Ross Humphreys discusses the cult David Lynch TV Series
‘I look at the world and I see absurdity all around me. People do strange things constantly, to the point that, for the most part, we manage not to see it.‘ David Lynch
The mundane peculiarities of life, those that go unnoticed in the background, are something of a fascination for David Lynch, the surrealist director of Eraserhead, Blue Velvet and Mulholland Drive. It is these very peculiarities that are ever-present in his arguably best work, the television series Twin Peaks. Produced by Lynch and TV writer Mark Frost, Twin Peaks aired from 1990 to 1991 for only two series after being cancelled following its declining ratings. Thankfully, its status as a cult series has ensured its continuing popularity. A new series is currently in production and scheduled for 2017, with many of the original cast reprising their roles.
The series revolves around one small town in Washington State, the eponymous Twin Peaks. It is a place where time appears to have stopped. There, we see characters from all walks of life: high-schoolers, businessmen, policemen and waitresses, doctors and lawyers. All of them are connected by Laura Palmer (Sheryl Lee), the young and innocent darling of the town and the symbol of the respectable veneer of Americana that permeates the series. When her body, wrapped in plastic, is discovered floating down the river, every Twin Peaker is deeply affected and the police are at a loss. Enter Special Agent Dale Cooper (Kyle MacLachlan) of the FBI, an intensely calm and methodical man, who takes over the investigation whilst fervently documenting his experiences to ‘Diane’, a voice recorder. Cooper is the closest thing Twin Peaks has to a protagonist: much of the series is devoted to his arc and investigation. His prophetic dreams and interactions with the fantastical elements of the town are also well documented in the series.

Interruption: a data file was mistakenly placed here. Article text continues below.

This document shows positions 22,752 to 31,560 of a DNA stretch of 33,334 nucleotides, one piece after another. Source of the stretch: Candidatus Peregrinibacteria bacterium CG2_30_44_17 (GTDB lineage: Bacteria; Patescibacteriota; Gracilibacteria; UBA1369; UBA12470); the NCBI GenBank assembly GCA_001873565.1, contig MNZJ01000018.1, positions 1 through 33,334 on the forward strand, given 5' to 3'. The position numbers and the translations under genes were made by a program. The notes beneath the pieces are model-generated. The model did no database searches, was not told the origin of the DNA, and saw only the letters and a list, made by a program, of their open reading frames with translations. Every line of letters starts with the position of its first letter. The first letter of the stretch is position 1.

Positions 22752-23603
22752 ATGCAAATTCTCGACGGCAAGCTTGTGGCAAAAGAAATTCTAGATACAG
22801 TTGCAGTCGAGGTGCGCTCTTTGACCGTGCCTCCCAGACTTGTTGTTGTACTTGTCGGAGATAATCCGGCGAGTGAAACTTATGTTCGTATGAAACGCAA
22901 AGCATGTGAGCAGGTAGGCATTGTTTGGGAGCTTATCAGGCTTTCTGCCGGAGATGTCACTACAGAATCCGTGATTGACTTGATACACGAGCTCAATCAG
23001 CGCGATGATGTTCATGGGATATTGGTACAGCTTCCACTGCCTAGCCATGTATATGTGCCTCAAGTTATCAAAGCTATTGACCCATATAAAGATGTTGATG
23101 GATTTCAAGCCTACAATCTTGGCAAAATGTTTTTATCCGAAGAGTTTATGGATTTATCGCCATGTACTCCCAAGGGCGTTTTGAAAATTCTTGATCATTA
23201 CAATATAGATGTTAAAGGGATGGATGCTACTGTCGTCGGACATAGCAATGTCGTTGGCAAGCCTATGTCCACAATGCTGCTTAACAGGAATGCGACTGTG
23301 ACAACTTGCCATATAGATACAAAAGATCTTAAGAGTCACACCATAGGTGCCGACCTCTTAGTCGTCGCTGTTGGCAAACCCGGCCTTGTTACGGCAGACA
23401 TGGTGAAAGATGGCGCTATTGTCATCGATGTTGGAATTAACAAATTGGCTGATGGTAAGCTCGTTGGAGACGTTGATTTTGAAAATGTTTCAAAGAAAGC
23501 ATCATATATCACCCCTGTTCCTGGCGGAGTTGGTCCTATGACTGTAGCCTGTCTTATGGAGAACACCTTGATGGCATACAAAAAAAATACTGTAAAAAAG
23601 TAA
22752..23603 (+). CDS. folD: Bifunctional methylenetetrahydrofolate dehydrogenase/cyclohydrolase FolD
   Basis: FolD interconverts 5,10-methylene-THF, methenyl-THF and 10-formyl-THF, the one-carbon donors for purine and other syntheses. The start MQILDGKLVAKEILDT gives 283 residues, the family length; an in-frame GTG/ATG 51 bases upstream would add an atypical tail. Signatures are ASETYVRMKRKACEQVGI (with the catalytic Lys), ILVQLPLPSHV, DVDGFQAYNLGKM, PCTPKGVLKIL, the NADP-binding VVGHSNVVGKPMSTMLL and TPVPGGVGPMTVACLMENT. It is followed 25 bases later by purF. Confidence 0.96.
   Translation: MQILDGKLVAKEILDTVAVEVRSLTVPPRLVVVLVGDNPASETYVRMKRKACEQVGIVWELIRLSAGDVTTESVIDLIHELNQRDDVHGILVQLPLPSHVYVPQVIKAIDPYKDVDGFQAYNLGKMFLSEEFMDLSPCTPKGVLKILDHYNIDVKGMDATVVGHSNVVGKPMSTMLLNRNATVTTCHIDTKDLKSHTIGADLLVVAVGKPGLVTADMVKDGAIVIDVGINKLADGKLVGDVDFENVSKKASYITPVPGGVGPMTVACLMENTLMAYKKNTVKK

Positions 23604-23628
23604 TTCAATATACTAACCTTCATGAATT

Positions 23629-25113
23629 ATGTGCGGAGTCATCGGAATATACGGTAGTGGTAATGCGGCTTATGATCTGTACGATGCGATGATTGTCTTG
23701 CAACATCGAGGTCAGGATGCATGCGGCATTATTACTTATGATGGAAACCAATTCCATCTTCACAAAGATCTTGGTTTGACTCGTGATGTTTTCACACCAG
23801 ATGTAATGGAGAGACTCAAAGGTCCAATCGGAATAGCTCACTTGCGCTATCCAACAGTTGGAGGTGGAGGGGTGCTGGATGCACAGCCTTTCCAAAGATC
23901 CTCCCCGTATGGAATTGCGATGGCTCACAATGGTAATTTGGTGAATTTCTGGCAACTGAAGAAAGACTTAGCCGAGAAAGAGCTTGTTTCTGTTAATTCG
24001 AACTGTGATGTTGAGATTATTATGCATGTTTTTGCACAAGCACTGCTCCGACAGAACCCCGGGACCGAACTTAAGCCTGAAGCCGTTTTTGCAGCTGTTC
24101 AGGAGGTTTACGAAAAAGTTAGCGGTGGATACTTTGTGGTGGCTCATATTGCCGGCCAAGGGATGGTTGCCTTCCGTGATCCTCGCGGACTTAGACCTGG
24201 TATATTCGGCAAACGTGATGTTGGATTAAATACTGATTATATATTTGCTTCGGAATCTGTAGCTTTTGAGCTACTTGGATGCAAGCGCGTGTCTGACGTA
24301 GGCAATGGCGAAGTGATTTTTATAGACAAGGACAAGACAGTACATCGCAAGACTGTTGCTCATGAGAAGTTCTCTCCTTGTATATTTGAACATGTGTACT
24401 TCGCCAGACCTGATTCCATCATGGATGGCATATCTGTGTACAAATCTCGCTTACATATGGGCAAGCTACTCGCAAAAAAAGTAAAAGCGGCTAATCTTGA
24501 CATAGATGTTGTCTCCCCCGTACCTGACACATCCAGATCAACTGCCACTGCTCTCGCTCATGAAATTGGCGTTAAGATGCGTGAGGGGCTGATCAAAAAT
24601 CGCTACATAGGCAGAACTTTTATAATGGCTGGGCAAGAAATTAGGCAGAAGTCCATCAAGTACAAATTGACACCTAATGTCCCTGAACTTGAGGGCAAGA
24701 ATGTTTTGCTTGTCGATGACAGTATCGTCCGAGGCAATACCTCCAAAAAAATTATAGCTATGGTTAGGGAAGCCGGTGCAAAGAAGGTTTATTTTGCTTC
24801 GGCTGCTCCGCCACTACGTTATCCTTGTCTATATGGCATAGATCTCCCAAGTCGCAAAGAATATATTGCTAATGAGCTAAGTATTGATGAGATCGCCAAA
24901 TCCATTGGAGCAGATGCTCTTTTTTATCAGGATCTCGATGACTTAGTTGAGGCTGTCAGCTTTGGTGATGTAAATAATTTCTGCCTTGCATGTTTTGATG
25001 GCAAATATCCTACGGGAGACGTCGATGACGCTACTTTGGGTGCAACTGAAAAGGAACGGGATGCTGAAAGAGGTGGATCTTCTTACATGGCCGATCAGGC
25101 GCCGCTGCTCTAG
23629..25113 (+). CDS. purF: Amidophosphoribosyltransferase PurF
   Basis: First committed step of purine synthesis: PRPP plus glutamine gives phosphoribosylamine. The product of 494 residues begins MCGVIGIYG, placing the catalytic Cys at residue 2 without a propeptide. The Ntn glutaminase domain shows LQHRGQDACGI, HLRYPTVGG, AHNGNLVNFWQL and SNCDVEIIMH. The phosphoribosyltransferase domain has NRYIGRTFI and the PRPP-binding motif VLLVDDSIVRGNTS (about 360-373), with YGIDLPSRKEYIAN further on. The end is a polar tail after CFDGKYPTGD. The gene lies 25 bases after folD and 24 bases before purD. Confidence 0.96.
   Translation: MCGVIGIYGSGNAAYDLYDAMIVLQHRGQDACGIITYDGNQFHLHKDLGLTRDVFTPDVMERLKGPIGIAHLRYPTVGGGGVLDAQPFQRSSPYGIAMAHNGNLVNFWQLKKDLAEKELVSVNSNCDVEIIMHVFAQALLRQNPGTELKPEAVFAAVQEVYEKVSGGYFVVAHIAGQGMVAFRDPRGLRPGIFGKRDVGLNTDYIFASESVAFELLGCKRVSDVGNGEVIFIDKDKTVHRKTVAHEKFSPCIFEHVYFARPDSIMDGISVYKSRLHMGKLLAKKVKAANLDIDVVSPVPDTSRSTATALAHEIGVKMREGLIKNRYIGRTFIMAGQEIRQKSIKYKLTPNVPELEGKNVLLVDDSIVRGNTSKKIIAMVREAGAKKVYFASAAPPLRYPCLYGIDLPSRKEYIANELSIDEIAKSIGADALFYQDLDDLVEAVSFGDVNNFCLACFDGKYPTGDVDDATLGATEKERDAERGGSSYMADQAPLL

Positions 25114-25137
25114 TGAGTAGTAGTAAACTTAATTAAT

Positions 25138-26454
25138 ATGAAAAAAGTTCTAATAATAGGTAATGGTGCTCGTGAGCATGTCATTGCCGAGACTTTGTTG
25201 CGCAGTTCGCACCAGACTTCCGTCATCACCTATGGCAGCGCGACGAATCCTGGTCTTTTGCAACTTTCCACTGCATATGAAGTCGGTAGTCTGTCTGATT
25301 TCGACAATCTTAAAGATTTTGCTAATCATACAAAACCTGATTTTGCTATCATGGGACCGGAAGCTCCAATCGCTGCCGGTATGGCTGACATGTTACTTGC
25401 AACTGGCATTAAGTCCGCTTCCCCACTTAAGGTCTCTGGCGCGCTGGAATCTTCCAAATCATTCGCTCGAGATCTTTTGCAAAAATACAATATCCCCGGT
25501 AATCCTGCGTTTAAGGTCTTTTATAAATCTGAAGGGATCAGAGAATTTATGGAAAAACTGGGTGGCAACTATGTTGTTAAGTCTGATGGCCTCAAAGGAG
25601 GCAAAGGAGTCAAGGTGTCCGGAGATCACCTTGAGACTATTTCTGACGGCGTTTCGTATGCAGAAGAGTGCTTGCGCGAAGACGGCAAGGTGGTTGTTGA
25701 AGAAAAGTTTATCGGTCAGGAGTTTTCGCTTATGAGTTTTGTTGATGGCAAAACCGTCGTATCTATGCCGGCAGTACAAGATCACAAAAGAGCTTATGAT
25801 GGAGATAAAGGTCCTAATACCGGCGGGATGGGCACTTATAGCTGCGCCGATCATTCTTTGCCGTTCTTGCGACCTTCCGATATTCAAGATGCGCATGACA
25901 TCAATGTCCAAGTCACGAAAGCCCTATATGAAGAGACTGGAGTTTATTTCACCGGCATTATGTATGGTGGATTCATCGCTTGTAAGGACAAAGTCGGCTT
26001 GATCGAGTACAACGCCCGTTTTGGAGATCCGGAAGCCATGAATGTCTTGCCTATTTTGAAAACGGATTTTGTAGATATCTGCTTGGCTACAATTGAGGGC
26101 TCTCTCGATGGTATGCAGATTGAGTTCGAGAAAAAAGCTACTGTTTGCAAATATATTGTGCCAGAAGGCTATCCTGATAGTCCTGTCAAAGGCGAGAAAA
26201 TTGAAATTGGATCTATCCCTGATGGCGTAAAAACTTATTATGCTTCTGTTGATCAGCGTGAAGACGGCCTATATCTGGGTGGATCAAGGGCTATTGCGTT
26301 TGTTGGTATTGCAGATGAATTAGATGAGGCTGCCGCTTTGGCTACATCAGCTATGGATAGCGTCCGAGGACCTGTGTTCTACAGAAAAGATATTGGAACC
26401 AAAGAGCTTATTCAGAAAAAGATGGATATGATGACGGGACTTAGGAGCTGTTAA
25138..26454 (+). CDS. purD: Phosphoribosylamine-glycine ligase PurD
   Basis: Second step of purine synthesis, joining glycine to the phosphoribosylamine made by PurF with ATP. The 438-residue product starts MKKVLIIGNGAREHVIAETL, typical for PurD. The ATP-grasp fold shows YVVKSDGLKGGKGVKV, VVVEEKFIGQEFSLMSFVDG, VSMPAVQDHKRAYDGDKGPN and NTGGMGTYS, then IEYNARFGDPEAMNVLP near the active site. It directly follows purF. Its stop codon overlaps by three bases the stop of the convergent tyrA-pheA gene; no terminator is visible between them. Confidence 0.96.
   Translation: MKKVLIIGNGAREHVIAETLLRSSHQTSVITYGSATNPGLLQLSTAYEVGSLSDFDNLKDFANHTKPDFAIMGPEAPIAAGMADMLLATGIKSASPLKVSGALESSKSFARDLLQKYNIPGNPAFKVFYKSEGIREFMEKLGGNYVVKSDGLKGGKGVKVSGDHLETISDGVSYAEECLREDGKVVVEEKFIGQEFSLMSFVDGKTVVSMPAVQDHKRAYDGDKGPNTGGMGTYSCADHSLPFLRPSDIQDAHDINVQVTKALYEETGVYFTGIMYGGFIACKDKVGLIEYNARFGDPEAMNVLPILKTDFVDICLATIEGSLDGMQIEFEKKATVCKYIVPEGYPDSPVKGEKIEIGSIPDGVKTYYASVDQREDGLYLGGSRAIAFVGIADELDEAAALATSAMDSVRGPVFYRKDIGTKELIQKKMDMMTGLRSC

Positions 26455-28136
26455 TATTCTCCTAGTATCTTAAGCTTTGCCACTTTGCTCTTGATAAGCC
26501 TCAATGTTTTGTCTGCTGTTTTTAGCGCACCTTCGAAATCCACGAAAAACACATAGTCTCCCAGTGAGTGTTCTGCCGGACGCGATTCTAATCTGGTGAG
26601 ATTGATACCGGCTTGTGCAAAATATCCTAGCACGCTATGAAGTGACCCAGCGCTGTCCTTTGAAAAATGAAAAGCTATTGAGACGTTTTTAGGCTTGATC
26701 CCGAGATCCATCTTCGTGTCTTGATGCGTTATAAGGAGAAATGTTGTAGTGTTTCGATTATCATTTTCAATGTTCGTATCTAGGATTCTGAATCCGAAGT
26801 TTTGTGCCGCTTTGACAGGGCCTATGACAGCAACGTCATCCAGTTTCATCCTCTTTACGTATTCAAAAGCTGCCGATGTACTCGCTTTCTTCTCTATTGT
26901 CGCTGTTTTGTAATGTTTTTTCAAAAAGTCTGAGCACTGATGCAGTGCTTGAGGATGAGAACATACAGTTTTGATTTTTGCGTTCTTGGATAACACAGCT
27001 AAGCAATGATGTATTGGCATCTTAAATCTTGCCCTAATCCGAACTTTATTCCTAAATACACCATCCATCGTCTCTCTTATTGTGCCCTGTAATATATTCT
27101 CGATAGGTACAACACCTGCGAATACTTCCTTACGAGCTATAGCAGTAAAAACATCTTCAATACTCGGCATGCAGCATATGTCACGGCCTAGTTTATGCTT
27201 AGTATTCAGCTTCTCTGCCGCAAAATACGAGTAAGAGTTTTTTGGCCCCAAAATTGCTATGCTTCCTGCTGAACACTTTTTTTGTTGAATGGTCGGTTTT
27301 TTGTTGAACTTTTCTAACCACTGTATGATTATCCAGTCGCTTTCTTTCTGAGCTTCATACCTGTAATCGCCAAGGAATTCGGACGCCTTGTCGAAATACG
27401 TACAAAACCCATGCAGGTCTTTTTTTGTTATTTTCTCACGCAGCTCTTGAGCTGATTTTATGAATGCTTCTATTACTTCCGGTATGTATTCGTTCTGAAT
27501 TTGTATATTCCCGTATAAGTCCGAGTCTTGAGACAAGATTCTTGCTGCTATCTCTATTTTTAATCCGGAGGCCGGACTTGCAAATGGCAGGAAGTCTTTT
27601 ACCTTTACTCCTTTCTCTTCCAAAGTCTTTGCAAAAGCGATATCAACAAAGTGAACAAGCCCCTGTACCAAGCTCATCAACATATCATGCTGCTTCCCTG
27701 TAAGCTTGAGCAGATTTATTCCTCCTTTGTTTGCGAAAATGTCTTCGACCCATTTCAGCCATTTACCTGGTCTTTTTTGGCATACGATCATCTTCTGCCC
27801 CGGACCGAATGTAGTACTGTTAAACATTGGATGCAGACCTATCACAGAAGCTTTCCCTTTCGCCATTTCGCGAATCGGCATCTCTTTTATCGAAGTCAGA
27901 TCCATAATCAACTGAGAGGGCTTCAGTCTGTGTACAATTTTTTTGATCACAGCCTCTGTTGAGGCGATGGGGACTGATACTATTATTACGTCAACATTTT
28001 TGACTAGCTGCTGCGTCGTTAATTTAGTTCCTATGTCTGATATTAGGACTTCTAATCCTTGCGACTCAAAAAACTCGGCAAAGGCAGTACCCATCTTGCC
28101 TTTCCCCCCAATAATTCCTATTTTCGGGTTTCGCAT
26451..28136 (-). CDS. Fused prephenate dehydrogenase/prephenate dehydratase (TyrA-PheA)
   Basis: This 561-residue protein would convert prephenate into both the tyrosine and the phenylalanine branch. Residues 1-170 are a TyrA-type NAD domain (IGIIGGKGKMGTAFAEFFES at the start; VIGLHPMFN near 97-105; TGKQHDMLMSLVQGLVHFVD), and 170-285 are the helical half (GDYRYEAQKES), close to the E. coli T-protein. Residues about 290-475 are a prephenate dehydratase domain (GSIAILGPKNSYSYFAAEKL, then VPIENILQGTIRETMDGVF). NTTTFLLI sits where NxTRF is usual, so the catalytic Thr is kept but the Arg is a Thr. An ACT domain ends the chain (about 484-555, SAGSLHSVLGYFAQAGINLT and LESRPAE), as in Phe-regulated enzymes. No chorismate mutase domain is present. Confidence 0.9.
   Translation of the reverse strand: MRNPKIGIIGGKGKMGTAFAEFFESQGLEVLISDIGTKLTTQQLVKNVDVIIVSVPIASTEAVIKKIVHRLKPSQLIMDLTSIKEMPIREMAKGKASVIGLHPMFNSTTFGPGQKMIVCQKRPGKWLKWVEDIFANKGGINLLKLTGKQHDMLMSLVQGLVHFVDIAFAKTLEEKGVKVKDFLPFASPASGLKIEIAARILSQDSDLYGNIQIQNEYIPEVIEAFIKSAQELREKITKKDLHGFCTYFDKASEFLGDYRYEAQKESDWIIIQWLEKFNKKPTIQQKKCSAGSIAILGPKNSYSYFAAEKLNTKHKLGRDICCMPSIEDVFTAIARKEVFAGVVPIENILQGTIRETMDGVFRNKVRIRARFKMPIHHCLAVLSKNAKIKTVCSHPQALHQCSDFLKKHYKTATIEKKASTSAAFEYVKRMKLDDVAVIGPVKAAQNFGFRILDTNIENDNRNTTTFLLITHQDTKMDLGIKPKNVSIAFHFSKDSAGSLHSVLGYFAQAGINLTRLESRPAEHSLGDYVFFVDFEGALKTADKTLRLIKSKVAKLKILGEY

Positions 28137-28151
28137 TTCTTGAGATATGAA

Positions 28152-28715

However, Cooper is by no means the central character: as the series progresses, we see the deep connections that Laura has to most of the town. It is those revelations that drive the plotlines of the rest of the series, particularly after the controversial resolution of the murder mystery in mid-season two. We see psychological breakdowns, breakups and marriages, incestuous and ideal love: a spectrum of humanity presented to us in the microcosm of Twin Peaks. Everyone has secrets, hidden and unknowable things that they must hide from wider society. A dual human nature revealed by the death of Laura.
Lynch’s signature awkward angles and slow pans, as well as his focus on violent and sexual imagery exaggerate and stretch the characters and their situations, clawing at the thin soap opera reality in which they exist. In conjunction with the varied and strange traits of many of the characters and the significant Black Lodge and Log Lady sections (the optional introductions to each episode), Twin Peaks appears to exist within its own world. The alluring soundtrack of Angelo Badalamenti endlessly plays over the series and lends its distinctive soap opera like tone with some characters themselves having separate themes, announcing their presence and setting the scene. The main aspect of the soundtrack however is its dreamlike nature, which is reflected in the series with its bright colours and beautiful, glowing people.
Immerse yourself in the world of Twin Peaks then. Settle into a nostalgic haze of cherry pie and coffee. But remember, the owls are not what they seem.
Featured image credit: Twin Peaks still